Microsoft has filed a federal lawsuit against an alleged hacker who broke through its copy protection technology, charging that the mystery developer somehow gained access to its copyrighted source code.
For more than a month, the Redmond, Wash., company has been combating a program released online called FairUse4WM, which successfully stripped anticopying guards from songs downloaded through subscription media services such as Napster or Yahoo Music.
Microsoft has filed a federal lawsuit against a mystery hacker, saying “Viodentia” must have gained access to proprietary source code in order to break through its DRM technology.
This latest round of copy-protection headaches comes at a delicate time for Microsoft, as it prepares to launch a music player and service that could put partners’ noses out of joint.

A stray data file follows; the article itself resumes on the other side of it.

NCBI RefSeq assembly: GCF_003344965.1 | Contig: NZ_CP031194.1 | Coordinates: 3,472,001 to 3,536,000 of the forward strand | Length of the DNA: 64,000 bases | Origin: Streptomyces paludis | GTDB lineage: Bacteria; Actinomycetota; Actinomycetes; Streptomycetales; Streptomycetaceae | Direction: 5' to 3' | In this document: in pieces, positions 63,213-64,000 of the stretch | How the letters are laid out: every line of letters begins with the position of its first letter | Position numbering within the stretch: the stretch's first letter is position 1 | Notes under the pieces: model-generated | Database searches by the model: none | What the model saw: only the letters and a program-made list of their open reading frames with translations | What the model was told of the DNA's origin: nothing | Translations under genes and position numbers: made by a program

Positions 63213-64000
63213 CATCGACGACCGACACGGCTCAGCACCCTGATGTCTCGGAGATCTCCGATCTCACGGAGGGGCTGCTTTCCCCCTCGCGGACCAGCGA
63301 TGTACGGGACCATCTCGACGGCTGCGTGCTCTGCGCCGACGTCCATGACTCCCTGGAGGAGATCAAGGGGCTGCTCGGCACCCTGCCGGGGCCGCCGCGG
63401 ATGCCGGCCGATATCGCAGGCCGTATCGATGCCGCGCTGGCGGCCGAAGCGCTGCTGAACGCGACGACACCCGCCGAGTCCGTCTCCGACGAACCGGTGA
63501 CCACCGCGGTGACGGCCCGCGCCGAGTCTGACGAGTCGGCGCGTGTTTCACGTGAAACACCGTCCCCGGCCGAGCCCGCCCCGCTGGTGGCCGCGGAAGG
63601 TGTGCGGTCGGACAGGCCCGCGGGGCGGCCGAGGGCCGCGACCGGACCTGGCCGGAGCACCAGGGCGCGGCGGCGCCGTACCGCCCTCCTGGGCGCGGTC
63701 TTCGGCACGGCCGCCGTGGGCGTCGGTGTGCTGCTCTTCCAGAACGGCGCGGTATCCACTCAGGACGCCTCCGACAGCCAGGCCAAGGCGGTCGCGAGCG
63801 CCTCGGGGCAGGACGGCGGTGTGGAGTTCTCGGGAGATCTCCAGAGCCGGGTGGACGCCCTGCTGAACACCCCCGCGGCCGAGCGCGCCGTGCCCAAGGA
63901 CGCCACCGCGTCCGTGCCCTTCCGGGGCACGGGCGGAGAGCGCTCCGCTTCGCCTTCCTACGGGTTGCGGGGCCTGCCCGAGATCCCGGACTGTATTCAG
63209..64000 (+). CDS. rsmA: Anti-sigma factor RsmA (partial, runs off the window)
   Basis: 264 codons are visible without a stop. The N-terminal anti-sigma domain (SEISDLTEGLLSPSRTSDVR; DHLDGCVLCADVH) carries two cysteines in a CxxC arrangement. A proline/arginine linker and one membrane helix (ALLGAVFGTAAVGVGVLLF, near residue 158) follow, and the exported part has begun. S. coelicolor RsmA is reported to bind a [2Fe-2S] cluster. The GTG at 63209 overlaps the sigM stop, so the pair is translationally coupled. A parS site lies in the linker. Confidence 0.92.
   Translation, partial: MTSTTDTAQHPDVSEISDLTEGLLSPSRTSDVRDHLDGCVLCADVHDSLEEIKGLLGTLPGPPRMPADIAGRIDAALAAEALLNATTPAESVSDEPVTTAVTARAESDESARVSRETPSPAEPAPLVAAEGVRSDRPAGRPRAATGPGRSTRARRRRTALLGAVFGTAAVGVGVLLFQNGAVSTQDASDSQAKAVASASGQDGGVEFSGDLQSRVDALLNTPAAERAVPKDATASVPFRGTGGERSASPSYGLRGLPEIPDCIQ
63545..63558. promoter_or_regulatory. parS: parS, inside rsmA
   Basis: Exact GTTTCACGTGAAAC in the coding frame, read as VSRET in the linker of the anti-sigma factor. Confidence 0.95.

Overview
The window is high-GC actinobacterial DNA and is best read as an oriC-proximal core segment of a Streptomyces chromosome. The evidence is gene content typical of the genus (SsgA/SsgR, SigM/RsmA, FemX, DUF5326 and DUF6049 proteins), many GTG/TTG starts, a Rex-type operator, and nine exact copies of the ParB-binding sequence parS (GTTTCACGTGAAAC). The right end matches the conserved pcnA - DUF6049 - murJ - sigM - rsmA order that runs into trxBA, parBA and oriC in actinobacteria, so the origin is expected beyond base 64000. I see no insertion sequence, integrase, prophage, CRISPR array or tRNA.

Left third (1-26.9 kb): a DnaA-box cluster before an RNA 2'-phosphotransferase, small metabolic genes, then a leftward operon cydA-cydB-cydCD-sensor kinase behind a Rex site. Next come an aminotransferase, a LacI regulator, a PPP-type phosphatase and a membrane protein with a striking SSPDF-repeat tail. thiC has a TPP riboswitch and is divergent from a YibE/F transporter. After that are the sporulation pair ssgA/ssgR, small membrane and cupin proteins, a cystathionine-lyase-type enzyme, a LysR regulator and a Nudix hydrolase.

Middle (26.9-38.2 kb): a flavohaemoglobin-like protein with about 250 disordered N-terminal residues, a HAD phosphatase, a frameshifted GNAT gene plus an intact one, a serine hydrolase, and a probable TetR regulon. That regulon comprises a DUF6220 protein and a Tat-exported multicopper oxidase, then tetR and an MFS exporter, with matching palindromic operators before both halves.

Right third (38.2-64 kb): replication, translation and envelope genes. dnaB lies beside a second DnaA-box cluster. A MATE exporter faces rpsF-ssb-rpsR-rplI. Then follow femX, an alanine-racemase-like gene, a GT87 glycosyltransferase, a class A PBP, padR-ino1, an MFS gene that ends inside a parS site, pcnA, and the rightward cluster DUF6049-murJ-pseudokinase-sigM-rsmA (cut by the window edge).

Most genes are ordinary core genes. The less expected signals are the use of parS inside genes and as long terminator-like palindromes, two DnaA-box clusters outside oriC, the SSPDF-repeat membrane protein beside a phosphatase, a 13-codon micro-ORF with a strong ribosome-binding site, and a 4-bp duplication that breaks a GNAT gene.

Microsoft has released two successive patches aimed at disabling the tool. The first worked–but the hacker, known only by the pseudonym “Viodentia,” quickly found a way around the update, the company alleges. Now the company says this was because the hacker had apparently gained access to copyrighted source code unavailable to previous generations of would-be crackers.
In a Web posting early Wednesday morning, Viodentia denied using any copyrighted Microsoft code, and released yet another version of his tool.